India’s second lunar mission Chandrayaan-2 was launched at 0913 GMT on 22 July 2019, from the Sriharikota launch site. The initial plan was to place the spacecraft into a low Earth orbit. From here it will slowly raise its orbit and then be injected into a translunar transfer orbit. Having made its journey to the Moon, the spacecraft will fire an engine to slow itself into a lunar orbit. This orbit will be lowered until a descent manoeuvre is begun to try to land on the surface. If successful, the landing craft will later release a small rover. The flight time to the Moon’s surface will take 54 days in total due to the slow orbit raising around Earth and later reduction and descent around the Moon.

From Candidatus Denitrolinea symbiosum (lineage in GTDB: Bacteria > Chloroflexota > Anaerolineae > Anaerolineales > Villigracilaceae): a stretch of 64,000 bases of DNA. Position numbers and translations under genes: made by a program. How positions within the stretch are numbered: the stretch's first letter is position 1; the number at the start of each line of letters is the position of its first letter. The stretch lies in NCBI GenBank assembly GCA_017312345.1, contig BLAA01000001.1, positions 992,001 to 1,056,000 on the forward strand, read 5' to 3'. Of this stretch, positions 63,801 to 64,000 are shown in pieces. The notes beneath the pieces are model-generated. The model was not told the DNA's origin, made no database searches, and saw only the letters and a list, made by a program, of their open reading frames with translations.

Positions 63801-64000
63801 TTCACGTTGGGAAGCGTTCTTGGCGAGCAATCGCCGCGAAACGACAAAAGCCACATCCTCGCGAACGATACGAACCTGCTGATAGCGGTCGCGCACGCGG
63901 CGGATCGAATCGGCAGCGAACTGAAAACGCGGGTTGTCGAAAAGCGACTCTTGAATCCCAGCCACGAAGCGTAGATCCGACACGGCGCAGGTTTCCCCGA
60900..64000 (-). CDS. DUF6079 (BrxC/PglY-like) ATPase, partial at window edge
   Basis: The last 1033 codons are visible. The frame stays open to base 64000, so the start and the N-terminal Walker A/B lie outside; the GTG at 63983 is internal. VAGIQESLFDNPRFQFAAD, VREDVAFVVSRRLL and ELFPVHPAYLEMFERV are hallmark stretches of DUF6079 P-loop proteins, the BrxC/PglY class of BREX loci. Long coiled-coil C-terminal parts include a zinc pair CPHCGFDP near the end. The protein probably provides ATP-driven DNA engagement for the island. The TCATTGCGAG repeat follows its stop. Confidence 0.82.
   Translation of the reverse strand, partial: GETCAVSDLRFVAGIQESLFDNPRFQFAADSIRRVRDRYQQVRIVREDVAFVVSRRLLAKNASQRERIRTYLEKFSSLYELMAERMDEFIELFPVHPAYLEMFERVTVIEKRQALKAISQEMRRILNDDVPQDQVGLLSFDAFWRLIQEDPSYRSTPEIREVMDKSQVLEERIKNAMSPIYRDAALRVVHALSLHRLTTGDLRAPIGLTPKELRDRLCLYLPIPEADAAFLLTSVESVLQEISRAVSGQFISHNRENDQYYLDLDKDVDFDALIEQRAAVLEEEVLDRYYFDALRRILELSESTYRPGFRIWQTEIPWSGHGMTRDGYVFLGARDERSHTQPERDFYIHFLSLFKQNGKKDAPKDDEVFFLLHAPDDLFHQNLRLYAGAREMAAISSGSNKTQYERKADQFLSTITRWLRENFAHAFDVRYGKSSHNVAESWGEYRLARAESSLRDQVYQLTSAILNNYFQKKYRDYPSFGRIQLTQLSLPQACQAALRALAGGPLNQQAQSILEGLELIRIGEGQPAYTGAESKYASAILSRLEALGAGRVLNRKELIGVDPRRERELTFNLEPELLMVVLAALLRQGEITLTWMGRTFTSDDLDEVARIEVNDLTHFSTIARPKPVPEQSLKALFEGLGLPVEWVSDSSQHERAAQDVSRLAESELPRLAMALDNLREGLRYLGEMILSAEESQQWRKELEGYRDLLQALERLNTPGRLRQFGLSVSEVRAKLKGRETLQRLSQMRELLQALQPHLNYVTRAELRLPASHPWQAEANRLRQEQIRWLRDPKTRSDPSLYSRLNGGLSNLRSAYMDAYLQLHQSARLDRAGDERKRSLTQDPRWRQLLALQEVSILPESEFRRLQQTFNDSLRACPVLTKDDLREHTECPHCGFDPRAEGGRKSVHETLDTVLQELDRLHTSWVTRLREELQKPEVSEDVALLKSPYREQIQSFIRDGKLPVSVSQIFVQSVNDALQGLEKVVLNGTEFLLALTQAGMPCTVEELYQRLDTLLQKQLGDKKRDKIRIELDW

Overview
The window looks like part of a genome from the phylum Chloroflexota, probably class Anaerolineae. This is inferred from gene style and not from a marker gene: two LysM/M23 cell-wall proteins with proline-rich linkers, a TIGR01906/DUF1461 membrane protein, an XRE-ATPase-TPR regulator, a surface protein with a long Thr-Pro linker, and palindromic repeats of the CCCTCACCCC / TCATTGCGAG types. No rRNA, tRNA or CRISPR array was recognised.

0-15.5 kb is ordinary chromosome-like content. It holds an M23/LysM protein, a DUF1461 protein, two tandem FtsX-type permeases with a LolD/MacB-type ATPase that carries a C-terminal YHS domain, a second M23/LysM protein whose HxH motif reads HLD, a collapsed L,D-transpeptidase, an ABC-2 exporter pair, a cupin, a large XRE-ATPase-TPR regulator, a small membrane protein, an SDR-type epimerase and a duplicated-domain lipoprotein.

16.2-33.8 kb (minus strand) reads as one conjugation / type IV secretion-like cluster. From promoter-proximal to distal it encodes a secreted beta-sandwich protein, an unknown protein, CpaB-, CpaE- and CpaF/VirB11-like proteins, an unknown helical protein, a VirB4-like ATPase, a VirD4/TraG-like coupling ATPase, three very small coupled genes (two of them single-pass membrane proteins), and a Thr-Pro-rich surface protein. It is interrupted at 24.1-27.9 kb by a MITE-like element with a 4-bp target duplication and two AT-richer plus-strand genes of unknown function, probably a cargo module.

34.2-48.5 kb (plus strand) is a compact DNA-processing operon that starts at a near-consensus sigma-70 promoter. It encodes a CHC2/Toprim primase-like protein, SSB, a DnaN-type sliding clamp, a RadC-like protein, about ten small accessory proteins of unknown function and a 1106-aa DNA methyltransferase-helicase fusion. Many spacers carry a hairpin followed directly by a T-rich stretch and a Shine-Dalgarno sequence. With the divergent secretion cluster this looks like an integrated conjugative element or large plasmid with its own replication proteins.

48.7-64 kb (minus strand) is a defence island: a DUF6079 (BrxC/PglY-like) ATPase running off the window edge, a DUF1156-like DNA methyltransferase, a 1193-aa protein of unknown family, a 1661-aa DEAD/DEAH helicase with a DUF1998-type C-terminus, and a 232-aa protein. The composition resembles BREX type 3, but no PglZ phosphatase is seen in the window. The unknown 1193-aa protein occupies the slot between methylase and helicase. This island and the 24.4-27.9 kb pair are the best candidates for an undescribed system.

Simplified plan for Chandrayaan-2 lunar orbiter, lander and rover mission. Courtesy: ISRO


The mission, which ISRO (Indian Space Research Organisation) continued with even after Russia withdrew from the project, is a successor to the Chandrayaan 1 mission in 2008, which was a simpler orbiter type albeit that it did release an impactor to strike the lunar surface.